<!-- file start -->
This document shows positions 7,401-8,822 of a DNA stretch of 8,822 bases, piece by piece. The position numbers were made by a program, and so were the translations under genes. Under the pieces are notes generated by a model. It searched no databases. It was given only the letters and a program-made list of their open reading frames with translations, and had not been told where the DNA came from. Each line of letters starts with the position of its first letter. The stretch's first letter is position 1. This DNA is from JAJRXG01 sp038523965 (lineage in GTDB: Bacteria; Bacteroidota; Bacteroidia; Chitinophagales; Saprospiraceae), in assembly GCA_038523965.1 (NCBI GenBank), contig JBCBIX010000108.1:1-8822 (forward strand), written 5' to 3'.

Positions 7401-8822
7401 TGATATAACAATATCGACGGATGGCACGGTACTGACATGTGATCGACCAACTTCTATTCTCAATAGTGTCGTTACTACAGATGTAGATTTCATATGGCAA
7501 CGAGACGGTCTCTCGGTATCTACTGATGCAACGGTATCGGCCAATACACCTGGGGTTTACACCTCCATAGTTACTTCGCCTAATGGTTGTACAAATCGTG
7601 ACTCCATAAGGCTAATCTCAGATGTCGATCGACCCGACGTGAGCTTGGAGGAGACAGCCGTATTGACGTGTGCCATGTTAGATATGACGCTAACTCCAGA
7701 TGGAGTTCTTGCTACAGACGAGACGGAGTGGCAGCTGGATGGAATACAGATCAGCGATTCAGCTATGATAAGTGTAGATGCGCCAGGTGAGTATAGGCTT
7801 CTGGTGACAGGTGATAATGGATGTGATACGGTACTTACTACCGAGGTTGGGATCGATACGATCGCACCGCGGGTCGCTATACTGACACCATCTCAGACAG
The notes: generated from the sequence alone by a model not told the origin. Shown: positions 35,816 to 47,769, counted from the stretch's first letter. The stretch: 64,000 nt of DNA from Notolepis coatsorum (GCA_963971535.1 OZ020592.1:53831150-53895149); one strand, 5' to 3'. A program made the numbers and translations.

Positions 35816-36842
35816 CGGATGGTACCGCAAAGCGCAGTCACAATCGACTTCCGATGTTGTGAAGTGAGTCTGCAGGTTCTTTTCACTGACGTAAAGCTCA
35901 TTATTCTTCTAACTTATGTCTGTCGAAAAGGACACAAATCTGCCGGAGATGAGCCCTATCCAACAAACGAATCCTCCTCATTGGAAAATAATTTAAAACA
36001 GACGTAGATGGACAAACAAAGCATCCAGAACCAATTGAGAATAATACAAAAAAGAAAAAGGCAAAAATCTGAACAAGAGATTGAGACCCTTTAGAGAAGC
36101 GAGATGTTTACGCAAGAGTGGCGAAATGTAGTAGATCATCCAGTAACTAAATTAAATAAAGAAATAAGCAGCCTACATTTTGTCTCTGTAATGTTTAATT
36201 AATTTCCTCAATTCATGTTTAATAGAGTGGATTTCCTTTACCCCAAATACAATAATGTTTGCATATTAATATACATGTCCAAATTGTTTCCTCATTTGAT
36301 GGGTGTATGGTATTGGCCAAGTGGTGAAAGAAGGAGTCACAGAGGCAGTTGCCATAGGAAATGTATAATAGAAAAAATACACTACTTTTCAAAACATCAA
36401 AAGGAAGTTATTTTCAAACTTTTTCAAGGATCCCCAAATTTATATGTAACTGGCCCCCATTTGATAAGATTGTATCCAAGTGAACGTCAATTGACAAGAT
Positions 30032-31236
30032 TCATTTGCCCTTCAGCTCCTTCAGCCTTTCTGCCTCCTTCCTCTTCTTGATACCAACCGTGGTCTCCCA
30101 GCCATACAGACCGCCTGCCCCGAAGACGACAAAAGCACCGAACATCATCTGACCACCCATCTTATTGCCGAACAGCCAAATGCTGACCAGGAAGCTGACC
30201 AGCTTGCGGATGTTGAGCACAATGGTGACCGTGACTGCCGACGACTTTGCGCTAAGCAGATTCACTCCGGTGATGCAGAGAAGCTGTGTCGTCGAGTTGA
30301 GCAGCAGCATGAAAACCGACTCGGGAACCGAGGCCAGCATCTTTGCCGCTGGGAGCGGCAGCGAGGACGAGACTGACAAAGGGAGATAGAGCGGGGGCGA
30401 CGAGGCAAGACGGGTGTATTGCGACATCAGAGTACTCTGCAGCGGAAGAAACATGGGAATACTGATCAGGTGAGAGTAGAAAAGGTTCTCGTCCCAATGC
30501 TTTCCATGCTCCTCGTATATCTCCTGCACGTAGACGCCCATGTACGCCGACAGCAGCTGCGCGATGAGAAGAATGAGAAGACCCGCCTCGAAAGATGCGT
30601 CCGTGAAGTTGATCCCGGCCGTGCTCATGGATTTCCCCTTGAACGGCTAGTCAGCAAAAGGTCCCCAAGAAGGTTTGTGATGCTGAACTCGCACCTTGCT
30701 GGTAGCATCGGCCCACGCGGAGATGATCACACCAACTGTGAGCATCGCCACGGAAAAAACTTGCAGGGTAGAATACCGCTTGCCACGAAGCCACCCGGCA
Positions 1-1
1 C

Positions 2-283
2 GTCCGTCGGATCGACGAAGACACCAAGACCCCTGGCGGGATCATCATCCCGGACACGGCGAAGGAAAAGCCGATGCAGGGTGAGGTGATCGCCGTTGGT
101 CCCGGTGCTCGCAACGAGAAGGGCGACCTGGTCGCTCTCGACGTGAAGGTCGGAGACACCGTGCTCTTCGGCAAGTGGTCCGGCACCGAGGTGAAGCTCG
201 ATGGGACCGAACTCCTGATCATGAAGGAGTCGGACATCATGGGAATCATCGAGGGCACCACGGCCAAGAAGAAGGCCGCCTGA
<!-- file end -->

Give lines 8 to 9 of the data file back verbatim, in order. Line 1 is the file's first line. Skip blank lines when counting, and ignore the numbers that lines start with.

The notes: generated from the sequence alone by a model not told the origin. Shown: positions 35,816 to 47,769, counted from the stretch's first letter. The stretch: 64,000 nt of DNA from Notolepis coatsorum (GCA_963971535.1 OZ020592.1:53831150-53895149); one strand, 5' to 3'. A program made the numbers and translations.

Positions 35816-36842